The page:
I began carving woodcuts in 2008. Woodcuts are brusque, harsh and bold. The carving process is slow and methodical and a single carved block can take weeks, even months to complete. Small mistakes you learn to live with, but if you make a large mistake, you’re forced to start over.
What makes a woodcut portrait come to life are age lines, wrinkles and weathered faces. A hardened actor like Lee Marvin translates much better than a young Audrey Hepburn. The ideal subject for a woodcut portrait is a coal miner, aging cowboy or grizzled war veteran. I once carved a “Faces of Woodcut” portrait series. The subjects included Steve Buscemi, Don Knotts and NBA Coach Jeff Van Gundy. Woodcut artists are like Bizarro World Plastic Surgeons — they add wrinkles instead of removing them.
Several years ago, I was commissioned by an old college friend to carve a woodcut of his 15-month-old son, my first carving of a baby. The boy was beautiful, vibrant and alive. I was excited to capture his essence, to channel his spirit through my carving tools onto a linoleum-covered block of wood.
The carving process took six weeks. When I was finished my friend invited me for dinner, excited to see the results. As I revealed the print, my friend’s face contorted as if he’d bitten into an unripe persimmon. He stared quietly, blinking a few times, stepping back to see the print more clearly then stepping forward again.
“What happened?” he whispered as if in shock.
“What do you mean?” I asked.
“I just wanted you to capture the feeling of a baby waking from a nap. He looks kind of sinister, don’t you think?”
I was disappointed and confused. I’d been so focused on each individual gouge, I hadn’t taken time to properly assess the final image. I promised my friend I’d attempt another carving and drove home, demoralized. My wife, a watercolor painter, told me that clients are never satisfied with portraits of their children. “Don’t take it too hard,” she advised. “It’s happened to me several times.”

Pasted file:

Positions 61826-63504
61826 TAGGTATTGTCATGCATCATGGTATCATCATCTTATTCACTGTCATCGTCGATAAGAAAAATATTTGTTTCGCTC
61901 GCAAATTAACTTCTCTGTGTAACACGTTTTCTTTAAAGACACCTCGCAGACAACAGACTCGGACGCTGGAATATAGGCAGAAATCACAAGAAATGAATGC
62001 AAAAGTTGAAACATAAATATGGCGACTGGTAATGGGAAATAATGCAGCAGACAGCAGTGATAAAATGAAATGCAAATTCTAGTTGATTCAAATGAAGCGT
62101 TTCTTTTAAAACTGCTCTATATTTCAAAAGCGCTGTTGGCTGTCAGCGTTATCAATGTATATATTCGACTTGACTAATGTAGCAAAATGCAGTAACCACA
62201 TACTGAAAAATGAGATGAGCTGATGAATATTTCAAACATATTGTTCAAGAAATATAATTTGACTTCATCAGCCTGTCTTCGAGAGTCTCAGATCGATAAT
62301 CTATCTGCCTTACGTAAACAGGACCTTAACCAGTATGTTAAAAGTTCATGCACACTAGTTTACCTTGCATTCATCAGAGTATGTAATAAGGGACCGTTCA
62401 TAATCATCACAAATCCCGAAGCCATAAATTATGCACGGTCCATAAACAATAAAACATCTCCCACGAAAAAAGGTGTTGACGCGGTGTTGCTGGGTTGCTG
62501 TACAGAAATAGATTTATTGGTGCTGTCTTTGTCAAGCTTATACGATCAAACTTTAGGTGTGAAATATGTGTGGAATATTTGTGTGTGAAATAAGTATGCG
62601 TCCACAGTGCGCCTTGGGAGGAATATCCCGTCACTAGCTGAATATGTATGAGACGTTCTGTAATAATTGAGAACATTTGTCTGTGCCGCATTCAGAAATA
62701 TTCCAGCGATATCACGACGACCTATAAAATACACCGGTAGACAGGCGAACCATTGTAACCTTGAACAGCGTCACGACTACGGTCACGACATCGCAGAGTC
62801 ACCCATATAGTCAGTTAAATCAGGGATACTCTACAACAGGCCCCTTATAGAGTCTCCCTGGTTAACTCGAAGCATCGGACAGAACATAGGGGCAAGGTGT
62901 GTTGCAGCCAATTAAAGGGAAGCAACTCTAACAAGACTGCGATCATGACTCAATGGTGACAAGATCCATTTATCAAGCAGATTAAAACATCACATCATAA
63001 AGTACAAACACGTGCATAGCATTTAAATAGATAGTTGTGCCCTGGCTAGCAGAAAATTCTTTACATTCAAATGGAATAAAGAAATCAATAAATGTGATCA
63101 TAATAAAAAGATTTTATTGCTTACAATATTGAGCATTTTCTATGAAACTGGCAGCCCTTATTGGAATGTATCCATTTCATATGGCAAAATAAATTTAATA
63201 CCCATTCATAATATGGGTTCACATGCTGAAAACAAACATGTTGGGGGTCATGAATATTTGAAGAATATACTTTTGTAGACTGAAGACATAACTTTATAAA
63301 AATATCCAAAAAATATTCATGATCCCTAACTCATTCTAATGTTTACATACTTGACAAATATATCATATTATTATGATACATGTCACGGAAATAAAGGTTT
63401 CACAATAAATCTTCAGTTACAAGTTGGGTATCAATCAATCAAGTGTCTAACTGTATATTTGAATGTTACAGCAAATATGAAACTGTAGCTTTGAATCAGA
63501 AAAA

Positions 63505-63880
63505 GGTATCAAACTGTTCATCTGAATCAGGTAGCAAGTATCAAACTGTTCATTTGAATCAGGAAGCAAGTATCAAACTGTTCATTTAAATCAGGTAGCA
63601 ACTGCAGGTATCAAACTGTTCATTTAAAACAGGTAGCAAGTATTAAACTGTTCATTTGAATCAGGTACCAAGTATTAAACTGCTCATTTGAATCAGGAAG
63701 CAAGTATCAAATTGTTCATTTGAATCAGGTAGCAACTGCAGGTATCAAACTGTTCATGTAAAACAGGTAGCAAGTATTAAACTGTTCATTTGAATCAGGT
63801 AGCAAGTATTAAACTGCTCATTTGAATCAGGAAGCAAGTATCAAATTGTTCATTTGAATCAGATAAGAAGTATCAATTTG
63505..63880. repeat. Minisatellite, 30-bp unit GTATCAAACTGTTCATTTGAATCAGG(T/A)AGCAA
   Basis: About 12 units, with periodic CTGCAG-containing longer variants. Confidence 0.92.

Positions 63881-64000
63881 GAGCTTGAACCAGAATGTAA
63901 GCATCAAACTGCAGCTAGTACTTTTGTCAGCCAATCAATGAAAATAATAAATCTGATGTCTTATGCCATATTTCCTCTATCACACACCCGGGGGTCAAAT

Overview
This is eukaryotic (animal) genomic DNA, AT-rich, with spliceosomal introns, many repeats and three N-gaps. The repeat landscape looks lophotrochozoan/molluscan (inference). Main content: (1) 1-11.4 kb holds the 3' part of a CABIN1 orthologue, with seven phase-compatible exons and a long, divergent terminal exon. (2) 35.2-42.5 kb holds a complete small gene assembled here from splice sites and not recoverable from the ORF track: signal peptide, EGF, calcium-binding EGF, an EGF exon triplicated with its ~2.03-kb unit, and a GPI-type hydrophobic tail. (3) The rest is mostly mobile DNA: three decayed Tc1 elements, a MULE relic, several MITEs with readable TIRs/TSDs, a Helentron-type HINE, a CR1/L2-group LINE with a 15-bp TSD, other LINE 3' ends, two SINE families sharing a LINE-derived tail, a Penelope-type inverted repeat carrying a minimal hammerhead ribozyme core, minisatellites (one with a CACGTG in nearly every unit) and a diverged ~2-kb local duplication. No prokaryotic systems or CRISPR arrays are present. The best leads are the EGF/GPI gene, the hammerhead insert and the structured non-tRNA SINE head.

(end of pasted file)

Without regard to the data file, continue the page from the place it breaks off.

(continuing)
I couldn’t let it go. I emailed the print to a number of friends and asked for their honest, objective feedback.
“Rosemary would be proud,” the first friend replied. (A reference to Rosemary’s Baby.) “It’s alive,” read a second email (another horror film reference.) A third friend commented, “I think you forgot to carve the 666 in the baby’s forehead.”
I finally showed the print to my closest friend, whose opinion I deemed impeccable.
“I must say the kid is creeping me out in a backwoods man-baby kind of way,” he said.
I spent the next month immersed in a new carving. This time I patterned the baby’s eyes after a female deer. The resulting image was softer and cuter, more like an infant. My friend was relieved with the new print but also still seemed shocked from the initial image. It was as if he thought I’d said his baby was possessed. Five years later and we’ve only spoken once.
What was the lesson here? Babies + Woodcuts = backwoods man-babies.
I don’t think I’ll be carving another baby portrait anytime soon.